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About Valentine Democrat. (Valentine, Neb.) 1900-1930 | View Entire Issue (Aug. 30, 1906)
The Valentine Democrat
Valentine , Neb.
8. M. Rice. Publisher
iA DISLOYAL PEG VINCE
SREBEL SENTIMENT IS STRONG
NEAR CUBAN CiPITAL.
President May Promise Immunity to
All Insurgents Who Will Quit With
in Thirty Days Situation in General
Is Increasingly Serious.
The anxiety of President Palma , of
Cuba , to extend every possible oppor
tunity for peace without bloodshed ,
and his desire to permit those who
joined the insurrection under mis
guidance to repent and return to their
homes unmolested , combined with the
general wish to end a situation fraught
with so much loss and suffering , has
led to consideration by the president
and his cabinet of a project decreeing
a thirty-day amnesty period , duringr
which the insurrectionists are Invited
to lay down their arms and return to
their peaceful pursuits. It was pro
posed to issue the decrees Monday but
ipersons close to the president strongly
opposed the measure and the matter
Tvas deferred , and may be relinquish
So far as actual conflict Sunday
.proved to be a day of Inactivity , but
( preparations proceeded without abate-
'ment. A fund of $2,000,000 has been
.set aside by the treasury for defense ,
'and drafts on its are heavy and con-
. The situation is so increasingly serl-
k > us that it Is tacitly admitted in all
government circles that the enlarge
ment of the army will not stop at any
given number , but will continue in
While the number of men at pres
ent leaving their regular occupations
to enlist for war the small employers
.are beginning to find that they will
jsoon be confronted with a considerable
'scarcity ' of labor. Many laborers are
gathering in front of the bulletin
boards on which are displayed the call
Ifor volunteers issued by President
Palma Saturday night. They discuss
| the attractiveness of a soldiers' life at
such unusual pay , , and as a result may
resolve to enlist.
It was learned that several new
( regiment bands had taken to the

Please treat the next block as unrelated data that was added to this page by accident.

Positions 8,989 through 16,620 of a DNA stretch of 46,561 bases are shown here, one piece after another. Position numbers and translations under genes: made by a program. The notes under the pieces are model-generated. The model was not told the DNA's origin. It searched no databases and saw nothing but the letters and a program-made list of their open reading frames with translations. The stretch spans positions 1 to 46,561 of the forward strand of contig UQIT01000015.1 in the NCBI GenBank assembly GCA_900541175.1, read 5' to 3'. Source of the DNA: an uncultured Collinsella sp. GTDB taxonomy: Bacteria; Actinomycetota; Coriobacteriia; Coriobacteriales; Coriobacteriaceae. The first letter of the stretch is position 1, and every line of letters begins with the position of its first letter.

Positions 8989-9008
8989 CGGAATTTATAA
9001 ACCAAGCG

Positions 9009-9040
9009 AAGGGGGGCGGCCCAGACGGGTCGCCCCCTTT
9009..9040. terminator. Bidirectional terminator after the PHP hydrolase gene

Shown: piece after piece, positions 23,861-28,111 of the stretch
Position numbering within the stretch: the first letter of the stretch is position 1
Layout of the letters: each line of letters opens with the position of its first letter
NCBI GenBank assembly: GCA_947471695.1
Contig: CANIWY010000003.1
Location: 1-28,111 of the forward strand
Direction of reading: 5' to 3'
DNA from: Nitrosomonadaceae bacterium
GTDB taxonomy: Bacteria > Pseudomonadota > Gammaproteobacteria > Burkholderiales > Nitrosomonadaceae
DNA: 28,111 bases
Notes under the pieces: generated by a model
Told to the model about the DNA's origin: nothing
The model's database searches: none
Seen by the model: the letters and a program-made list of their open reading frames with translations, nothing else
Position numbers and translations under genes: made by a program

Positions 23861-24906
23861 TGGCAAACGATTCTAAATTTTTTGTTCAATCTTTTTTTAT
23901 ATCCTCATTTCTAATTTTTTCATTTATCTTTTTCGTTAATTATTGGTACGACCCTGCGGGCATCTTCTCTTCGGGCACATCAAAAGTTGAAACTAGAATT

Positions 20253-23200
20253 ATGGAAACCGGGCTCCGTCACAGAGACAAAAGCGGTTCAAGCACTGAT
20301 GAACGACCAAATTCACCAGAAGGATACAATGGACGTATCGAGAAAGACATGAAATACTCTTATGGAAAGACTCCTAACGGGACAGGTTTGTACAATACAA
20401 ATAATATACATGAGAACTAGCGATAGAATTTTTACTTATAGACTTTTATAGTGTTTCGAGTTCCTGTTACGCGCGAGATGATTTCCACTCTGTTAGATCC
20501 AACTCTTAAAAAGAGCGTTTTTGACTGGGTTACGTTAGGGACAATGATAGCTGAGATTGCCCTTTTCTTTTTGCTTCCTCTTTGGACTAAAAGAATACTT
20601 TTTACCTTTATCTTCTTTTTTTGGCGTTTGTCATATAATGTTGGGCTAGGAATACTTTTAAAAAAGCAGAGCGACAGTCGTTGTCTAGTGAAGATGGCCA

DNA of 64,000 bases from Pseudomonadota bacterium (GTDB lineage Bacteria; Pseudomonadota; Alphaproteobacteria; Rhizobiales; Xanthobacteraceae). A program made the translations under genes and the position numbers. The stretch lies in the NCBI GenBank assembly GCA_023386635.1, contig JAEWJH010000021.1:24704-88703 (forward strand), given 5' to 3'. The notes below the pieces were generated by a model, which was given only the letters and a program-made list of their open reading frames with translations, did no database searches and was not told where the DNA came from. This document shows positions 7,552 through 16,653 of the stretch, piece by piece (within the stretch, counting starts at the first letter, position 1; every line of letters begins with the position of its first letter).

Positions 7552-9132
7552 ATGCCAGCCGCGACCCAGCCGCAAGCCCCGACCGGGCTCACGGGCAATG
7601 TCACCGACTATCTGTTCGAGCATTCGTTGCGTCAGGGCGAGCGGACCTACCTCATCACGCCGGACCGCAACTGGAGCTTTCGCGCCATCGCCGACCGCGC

BATTLE IN RAILWAY CAMP.
TAVO Men Killed in Fight Between
Posse and Negroes.
News from Leonard , Harlan county ,
Ky. , states that a pitched battle oc
curred at a railway camp at Crab Or
chard , Va , , near the Kentucky state
line , between an officers' posse and a
gang of negro workmen led by John
Powers , a white man , in which Pow
ers and Charles Smith , white , were
killed and William Barker , a member
of the posse , an unknown white wom
an and three negroes , unknown , were
wounded. One negro secured goods
at the railway commissary on a fraud
ulent order. Officers were sent to ar
rest him , but Powers and the other
men chased the officers away. Seven
ty-five possemen were summoned and
returned to the camp. There Powers
and Smith had taken up with the ne
groes and opened fire on the posse ,
wounding Barker in the face. The
officers returned the fire and a pitched
battle ensued , resulting as above.
WOMAN WIPES OUT FAMILY.
Wife and Mother Suddenly Loses
Suddenly becoming insane , Mrs.
Frank Polsgrove , wife of a well known
farmer living near PIggott , Ark. , Sat
urday night killed her husband and 4-
year-old child with an ax and fatally
wounded her two other children , a boy
of 13 years and a girl of 7. The de
mented woman then set fire to the
building , the bodies of the man and
4-year-old child being cremated. The
other two children were found in a
field adjoining their home Sunday
morning badly mutilated and it is not
believed they can live. The mother
when apprehended confessed and beg
ged that she be killed.
Electrical Storm in Detroit.
One woman killed , five persons
shocked , many houses damaged , crops
ruined , Is the result of an electric
storm that swept over southwestern
Aged Illlnoisan Found Dead.
The body of W. Schmidt , 80 years
old , supposed to live in Pellville , 111. ,
was found in the woods near Balti
more , Md. He is supposed to have
died of fatigue.
Sioux City Live Stock Market.
Saturday's quotations on the Sioux
City live stock market follow : Butcher i
steers , $email@example.com. Top hogs , $6.05 ,
Two Trainmen Killed.
Two trainmen were killed and three
injured In a head-on collision of heavy
ore trains Saturday near Mllltown ,
Pa. , on the Bessemer and Lake Eria
Collision on Electric Line.
A special car on the Decatur ,
Springfield and St. Louis railroad Sunday -